36.        Within the eldercare landscape, there is a range of caregiving options. Many families engage foreign domestic workers (FDWs) to provide care, and Ms Yip Pin Xiu asked if caregiver training initiatives will be extended to them as well. There are indeed merits to training FDWs and families can decide on how to best to equip them. We have initiatives to support those who choose formal training for their FDWs, such as the Eldercarer FDW Scheme, which we have run since 2016. Training is done before placements in households that they serve, and includes both classroom theory and on-the-job practical training in managing the day-to-day care of an elderly person. Caregivers can tap on an annual $200 subsidy under the Caregivers’ Training Grant to offset the costs of training for their FDWs, or other approved courses.

37.          Mr Christopher De Souza has asked about our measures to provide respite care, and how effective they have been. He will be pleased to hear that we have respite care options at more than 20 eldercare centres and 40 nursing homes, where more than 3,700 so far have benefitted.

38.          We have recently expanded the range of respite care options as well, starting with a respite care pilot in September 2019 for caregivers of cancer patients on home palliative care, and a night respite care pilot in December 2019 for caregivers of persons with dementia, who experience behavioural and sleep issues at night, and sometimes these difficulties cause a caregiver not to have his or her own rest, so that option is available. We have also been helping caregivers access respite care at short notice. Caregivers under our Go Respite pilot launched in April last year were able to pre-enrol for these services, and activate respite care at short notice. To date, over 450 caregivers have been pre-enrolled.

Home Caregiving Grant

39.          Beyond expenses for home and community-based services, caregiving expenses can take many forms and we recognise that. In October 2019, we launched the Home Caregiving Grant, which replaced the previous Foreign Domestic Worker Grant with an enhanced quantum of $200 per month. By providing cash support directly to care recipients with permanent disability, caregivers now have greater flexibility as to how best to deploy these resources.

40.          We have since approved more than 4,900 applications for the Home Caregiving Grant, bringing the number of beneficiaries under this scheme to over 16,000.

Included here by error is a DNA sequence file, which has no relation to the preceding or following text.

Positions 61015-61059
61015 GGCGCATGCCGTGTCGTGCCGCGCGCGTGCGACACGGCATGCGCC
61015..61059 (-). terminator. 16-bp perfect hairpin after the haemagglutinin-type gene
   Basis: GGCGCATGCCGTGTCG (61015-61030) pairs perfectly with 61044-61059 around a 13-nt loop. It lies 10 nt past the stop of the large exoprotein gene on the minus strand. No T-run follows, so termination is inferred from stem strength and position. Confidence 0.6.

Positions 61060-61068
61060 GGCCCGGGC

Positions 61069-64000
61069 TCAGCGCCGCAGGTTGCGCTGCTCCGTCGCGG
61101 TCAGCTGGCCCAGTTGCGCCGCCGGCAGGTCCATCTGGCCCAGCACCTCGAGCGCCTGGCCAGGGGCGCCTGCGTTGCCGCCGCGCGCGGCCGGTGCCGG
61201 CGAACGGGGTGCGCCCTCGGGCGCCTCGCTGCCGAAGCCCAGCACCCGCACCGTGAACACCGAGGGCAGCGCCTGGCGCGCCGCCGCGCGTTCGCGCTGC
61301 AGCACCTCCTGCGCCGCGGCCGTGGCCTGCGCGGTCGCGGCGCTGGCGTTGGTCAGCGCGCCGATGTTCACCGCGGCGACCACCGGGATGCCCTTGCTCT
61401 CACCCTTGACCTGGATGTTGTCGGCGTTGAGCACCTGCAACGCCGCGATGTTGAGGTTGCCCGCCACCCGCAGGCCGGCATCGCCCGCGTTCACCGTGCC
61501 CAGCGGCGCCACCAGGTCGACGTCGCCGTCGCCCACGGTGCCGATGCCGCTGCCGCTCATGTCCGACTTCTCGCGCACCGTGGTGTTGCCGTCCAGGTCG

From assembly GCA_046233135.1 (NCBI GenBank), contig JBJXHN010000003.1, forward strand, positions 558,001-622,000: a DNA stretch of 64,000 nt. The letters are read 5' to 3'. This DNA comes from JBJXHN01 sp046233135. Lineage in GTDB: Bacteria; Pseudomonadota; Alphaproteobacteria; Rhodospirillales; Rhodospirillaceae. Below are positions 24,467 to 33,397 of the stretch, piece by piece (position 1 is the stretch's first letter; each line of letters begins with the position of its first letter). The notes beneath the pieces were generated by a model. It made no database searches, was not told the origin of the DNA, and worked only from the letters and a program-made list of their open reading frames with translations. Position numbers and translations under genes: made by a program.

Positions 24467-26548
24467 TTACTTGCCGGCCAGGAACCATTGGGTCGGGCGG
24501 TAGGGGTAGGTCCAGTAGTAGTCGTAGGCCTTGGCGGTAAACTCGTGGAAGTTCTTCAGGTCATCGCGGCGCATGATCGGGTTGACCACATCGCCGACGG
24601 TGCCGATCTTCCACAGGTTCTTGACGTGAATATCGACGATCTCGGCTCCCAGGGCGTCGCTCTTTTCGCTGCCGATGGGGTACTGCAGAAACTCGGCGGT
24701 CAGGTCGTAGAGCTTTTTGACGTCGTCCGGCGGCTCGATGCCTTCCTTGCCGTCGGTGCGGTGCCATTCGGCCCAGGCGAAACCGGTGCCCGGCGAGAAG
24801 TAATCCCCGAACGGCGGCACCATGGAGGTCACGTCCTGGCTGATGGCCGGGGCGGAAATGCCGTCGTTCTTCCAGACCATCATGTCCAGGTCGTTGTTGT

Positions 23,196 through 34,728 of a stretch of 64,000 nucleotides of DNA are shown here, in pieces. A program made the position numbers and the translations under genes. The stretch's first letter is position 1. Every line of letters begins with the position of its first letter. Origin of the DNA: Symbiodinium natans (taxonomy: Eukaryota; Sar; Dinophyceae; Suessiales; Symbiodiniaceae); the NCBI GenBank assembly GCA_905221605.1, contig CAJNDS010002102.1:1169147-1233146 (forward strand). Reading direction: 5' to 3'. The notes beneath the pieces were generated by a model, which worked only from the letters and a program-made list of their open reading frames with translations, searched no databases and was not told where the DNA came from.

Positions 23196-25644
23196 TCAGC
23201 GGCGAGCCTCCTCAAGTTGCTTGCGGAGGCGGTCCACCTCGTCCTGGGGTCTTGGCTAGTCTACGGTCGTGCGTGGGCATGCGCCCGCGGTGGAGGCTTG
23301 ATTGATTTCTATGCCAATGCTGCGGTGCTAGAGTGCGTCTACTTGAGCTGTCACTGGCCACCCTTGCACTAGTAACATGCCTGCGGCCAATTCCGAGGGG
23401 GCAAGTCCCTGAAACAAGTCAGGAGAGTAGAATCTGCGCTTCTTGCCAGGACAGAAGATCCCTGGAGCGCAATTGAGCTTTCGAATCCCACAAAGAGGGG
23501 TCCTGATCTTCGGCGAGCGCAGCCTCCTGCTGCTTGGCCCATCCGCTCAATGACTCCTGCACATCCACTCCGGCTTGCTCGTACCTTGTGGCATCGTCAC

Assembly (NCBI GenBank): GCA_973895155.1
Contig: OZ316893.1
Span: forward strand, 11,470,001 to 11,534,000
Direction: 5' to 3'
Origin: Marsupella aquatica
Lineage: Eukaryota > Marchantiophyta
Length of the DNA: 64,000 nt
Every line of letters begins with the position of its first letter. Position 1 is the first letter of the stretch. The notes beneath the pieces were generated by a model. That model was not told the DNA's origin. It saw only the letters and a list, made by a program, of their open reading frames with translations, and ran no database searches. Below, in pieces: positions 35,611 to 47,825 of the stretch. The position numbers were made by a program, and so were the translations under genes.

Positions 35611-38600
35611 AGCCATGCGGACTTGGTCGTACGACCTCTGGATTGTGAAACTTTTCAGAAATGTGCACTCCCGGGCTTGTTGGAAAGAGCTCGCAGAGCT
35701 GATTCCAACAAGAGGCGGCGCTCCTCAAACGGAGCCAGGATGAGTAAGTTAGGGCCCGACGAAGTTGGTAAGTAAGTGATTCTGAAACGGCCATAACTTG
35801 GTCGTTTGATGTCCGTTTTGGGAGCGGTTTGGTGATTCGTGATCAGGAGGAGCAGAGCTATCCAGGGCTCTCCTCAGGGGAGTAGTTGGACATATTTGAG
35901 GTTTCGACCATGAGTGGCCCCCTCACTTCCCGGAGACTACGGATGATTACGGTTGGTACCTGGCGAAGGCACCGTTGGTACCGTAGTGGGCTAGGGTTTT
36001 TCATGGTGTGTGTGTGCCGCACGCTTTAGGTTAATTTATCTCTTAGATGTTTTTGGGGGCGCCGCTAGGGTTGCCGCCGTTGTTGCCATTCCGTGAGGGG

41.        Allow me to share the story of one caregiver, to illustrate how our schemes address caregivers’ different types of needs. Mr Shahril lives with his wife, three children and 79-year-old father, who is bed-bound after a stroke and heart attack.

42.          In October 2019, Mr Shahril needed a break from caregiving duties, as his helper had left the country for home leave. He shared this with AIC Link staff at Changi General Hospital, where his father was treated. Within two weeks, they enrolled Mr Shahril’s father on AIC’s Go Respite programme at the NTUC Health Nursing Home, across the road from their home, and he began his 3-week stay there. This arrangement made it easier for Mr Shahril to continue to provide for his own family, at the same time, with the assurance that his father was cared for during this period.

43.          At the same time, Mr Shahril also applied for the Home Caregiving Grant. Today, his family receives a monthly payout of $200, which they use for essential items such as diapers, milk supplements, other disposables, as well as for his father’s medical expenses. All in all, our schemes have given Mr Shahril the flexibility and assurance to care for his father in the long term.

Focusing on Preventive Health for Downstream Savings

Pre-packaged Beverages

44.          I have shared how the Ministry is taking important steps to help address the cost of care – both financially and otherwise. These will support Singaporeans in seeking necessary care. At the same time, we must take bold steps to encourage healthier lifestyles. This will delay the onset of disease, and reap downstream savings for our healthcare system.